EDINBURGH — Nowadays, it is hard to imagine a world where a writer is lauded and praised, and treated of as one would treat a rock or movie star today. Yet, Sir Walter Scott, the Scottish novelist who wrote “Ivanhoe” and “Rob Roy,” was so beloved that an enormous monument to his memory sits in Princes Street Gardens in the middle of Edinburgh.

Enormous is no hyperbole. The Victorian gothic structure is the largest monument to a writer in the world, measuring 197 feet high. The highest platform is accessible by 288 steps. The tower, tarnished by smoke, is blackish in color, which contrasts with the white marble statue of Scott that sits within.

Following Scott’s death in 1832, a competition was held to design a monument. One entrant went under the pseudonym “John Morvo”, the name of the medieval architect of Melrose Abbey. He was George Meikle Kemp, a 45-year-old joiner, draftsman and self-taught architect. Kemp feared his lack of qualifications and reputation would disqualify him, but his design was popular and in 1838 he was awarded the contract.

scott5John Steell was commissioned to design the Carrara marble statue which shows Scott seated, resting from writing one of his works with a quill pen and his dog Maida by his side.

The monument features 64 figures of characters from Scott’s novels by a variety of Scots sculptors including Alexander Handyside Ritchie, John Rhind, William Birnie Rhind, William Brodie, William Grant Stevenson, David Watson Stevenson, John Hutchison, George Anderson Lawson, Thomas Stuart Burnett, William Shirreffs, Andrew Currie, George Clark Stanton, Peter Slaterand two female representatives, Amelia Robertson Hill (who also made the statue of explorer David Livingstone in the gardens east of the monument), and the unknown Katherine Anne Fraser Tytler.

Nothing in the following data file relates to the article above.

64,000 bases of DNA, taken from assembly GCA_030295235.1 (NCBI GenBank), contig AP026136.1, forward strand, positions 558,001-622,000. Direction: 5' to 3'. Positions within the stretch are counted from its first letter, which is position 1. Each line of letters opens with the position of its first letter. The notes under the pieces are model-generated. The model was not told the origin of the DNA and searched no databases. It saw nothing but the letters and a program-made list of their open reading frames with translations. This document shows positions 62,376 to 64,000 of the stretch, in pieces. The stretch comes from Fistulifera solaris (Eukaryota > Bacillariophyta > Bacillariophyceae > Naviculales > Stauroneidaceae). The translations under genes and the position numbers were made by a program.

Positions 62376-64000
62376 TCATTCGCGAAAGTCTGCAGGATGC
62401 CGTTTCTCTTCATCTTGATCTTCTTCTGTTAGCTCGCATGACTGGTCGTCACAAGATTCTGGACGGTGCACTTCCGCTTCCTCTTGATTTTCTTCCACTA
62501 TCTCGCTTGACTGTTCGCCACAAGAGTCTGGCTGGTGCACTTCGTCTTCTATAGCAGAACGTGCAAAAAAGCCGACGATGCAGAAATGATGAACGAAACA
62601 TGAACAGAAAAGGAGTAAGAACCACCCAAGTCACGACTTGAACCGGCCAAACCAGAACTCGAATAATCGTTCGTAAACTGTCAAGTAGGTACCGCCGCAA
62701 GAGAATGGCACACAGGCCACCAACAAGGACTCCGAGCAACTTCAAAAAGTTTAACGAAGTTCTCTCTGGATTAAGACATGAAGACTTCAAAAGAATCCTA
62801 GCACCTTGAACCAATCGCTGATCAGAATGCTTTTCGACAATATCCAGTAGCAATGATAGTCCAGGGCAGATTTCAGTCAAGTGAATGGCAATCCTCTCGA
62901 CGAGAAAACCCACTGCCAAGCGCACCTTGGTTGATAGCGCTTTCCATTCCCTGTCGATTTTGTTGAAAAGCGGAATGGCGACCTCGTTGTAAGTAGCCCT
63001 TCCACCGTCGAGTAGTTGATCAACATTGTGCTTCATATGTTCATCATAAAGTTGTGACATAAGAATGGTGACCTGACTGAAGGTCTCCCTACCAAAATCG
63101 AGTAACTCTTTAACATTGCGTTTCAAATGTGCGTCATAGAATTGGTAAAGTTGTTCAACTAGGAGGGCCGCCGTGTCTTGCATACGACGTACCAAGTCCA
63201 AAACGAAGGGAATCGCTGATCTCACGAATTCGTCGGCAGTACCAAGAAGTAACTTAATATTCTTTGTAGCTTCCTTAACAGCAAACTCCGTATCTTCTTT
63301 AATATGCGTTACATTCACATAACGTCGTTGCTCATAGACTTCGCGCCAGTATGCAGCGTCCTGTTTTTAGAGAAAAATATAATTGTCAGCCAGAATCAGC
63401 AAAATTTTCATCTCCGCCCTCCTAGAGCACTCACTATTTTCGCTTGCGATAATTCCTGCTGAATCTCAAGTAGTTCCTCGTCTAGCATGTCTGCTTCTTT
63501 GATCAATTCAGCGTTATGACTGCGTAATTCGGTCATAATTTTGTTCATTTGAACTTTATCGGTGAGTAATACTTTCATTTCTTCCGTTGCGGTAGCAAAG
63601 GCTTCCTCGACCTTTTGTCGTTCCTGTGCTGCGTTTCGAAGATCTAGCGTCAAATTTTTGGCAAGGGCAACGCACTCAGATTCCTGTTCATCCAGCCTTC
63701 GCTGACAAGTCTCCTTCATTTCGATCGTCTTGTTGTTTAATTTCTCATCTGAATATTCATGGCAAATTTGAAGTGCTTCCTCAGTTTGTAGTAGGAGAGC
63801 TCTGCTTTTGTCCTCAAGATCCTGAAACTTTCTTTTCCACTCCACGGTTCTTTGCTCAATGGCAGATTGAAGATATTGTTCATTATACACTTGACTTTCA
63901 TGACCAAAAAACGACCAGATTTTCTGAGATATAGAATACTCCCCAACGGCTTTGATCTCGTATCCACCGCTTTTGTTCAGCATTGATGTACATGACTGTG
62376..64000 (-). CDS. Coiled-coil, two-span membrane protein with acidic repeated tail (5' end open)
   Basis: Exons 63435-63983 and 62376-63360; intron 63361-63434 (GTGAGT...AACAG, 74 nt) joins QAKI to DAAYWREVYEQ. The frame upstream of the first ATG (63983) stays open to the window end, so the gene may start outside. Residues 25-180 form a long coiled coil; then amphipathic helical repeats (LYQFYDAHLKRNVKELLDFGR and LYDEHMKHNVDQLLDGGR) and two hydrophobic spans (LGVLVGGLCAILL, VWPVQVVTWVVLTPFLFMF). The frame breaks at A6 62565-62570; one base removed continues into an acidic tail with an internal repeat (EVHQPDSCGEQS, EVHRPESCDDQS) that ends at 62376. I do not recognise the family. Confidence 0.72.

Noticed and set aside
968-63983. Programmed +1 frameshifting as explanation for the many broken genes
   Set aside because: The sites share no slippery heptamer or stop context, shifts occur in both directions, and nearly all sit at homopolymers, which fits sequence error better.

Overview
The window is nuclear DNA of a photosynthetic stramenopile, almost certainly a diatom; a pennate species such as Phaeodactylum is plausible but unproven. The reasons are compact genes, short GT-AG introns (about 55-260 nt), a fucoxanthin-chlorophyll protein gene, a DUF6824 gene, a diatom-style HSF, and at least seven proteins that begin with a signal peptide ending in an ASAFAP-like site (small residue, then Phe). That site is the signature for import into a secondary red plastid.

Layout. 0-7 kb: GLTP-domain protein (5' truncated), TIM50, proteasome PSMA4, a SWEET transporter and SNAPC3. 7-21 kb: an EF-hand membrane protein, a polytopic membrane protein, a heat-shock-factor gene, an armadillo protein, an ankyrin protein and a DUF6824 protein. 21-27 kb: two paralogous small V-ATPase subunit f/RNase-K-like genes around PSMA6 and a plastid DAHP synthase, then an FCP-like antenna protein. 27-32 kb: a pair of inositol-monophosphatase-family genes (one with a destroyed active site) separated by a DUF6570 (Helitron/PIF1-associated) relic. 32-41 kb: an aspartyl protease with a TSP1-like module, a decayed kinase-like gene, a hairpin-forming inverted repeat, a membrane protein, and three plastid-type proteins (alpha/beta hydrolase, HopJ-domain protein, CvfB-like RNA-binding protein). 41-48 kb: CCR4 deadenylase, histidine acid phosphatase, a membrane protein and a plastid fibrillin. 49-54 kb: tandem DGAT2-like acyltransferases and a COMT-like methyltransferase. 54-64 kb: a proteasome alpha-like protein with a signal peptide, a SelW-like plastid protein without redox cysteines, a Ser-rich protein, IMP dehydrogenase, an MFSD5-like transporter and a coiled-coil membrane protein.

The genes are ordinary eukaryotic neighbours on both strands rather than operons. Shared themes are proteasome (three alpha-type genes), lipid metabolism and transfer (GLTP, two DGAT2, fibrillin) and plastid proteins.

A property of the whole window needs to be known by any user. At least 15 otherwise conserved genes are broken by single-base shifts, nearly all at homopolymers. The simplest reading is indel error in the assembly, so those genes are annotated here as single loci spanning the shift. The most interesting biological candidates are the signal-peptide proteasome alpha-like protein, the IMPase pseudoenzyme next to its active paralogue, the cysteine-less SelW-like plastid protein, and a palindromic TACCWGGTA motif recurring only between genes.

Four figures are placed above the final viewing gallery and eight kneeling Druid figures support the final viewing gallery. There are 32 unfilled niches at higher level.

Sixteen heads of Scottish poets and writers appear on the lower faces, representing James Hogg, Robert Burns, Robert Fergusson, Allan Ramsay, George Buchanan, Sir David Lindsay, Robert Tannahill, Lord Byron, Tobias Smollett, James Beattie, James Thomson, John Home, Mary, Queen of Scots, King James I of Scotland, King James V of Scotland and William Drummond of Hawthornden. All told there are 93 people, two dogs and a pig.

If it wasn’t enough that he was a significant enough poet, playwright and novelist to warrant a huge monument in his country’s capital, Scott was also a judge, advocate and legal administrator. He died in 1832, aged 61.

Scott’s legacy spreads across many literary works, and the last lines of The Police’s classic “Synchronicity II” is lifted directly from Scott: “Many miles away there’s a shadow on the door of a cottage on the Shore of a dark Scottish lake.”

For all his celebrity, I doubt Sting will get a monument half the size of Scott’s.

For more, visit the Scott Monument website.

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